For people who want to try. You NEED to make sure it is pure betaine, trimethylglycine, TMG. In no way can it be betaine HCL, you can easily tell because the HCL version is monstrously acidic. However, it is hard to decide what dose in humans would be equivalent to that used in mice. The animals got 2.5% in their drinking water. In humans, doses ranging from 0.5 grams to as much as 15 are used, with such high doses to be broken down into smaller portions.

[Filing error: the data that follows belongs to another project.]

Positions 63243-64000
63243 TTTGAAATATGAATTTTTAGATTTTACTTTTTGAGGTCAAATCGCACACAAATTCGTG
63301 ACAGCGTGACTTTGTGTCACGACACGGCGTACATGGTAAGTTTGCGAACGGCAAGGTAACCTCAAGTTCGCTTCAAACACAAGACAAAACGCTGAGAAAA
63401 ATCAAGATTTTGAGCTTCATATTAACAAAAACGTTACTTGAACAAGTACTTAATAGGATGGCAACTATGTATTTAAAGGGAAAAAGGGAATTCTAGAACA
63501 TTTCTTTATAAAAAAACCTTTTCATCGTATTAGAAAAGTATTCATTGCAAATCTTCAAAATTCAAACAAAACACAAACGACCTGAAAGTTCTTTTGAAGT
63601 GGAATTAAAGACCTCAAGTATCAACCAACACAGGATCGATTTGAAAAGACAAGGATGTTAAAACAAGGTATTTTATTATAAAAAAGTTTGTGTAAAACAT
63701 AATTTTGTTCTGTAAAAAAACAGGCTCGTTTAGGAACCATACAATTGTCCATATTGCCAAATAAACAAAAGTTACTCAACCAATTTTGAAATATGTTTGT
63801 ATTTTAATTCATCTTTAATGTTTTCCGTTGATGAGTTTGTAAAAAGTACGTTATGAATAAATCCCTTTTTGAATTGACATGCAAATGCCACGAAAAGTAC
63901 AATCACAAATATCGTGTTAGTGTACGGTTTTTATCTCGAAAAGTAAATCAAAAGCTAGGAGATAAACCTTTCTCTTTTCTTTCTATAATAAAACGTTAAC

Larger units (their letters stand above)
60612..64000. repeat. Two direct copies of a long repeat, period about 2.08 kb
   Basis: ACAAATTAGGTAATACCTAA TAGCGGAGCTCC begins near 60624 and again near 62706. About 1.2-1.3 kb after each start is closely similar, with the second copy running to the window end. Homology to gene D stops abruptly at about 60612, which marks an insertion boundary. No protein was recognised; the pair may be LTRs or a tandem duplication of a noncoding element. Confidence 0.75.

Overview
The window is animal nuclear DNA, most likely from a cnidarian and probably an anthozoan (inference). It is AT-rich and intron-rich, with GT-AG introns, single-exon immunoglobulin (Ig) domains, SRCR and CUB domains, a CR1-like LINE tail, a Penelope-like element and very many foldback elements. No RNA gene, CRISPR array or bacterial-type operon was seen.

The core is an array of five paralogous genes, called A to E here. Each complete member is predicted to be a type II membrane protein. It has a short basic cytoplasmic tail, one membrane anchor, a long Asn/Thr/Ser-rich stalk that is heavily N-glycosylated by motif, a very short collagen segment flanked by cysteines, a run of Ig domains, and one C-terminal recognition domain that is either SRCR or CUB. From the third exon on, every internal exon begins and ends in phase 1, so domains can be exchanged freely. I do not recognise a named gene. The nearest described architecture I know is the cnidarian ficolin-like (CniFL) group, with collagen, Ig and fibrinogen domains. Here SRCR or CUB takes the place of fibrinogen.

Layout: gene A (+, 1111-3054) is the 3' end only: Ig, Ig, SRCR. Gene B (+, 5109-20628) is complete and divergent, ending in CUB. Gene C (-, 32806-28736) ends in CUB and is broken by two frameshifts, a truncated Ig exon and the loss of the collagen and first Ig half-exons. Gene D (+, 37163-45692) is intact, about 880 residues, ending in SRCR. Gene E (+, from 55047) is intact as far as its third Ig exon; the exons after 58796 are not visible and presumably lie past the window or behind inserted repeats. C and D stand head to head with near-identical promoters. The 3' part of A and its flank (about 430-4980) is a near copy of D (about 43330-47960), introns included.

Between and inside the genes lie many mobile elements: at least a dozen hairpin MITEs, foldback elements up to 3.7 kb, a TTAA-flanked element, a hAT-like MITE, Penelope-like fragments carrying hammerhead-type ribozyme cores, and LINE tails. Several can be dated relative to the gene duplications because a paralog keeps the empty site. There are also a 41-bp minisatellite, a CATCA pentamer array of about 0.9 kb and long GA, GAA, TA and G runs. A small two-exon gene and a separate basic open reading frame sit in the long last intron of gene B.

One might be tempted to convert, a mouse eats 12 kcal per day and drinks 4 ml. If you convert the calories to human requirements, multiply the result times 200. For every 2400 kcal, the mice took in 800 ml of water, which contained 20 grams of betaine. That’s a pretty high dose, and I don’t know if it’s wise to risk it. If the effect depends on improving methylation efficiency, then much smaller doses, on the order of 1-2 grams per day, should suffice. However, if the composition of the intestinal flora is to be altered, then they should actually be somewhat higher, but there really is no way to know how safe that is. There have been similar doses used in clinical trials in humans with no side effects other than diarrhea from too large a single serving, but these are only preliminary studies.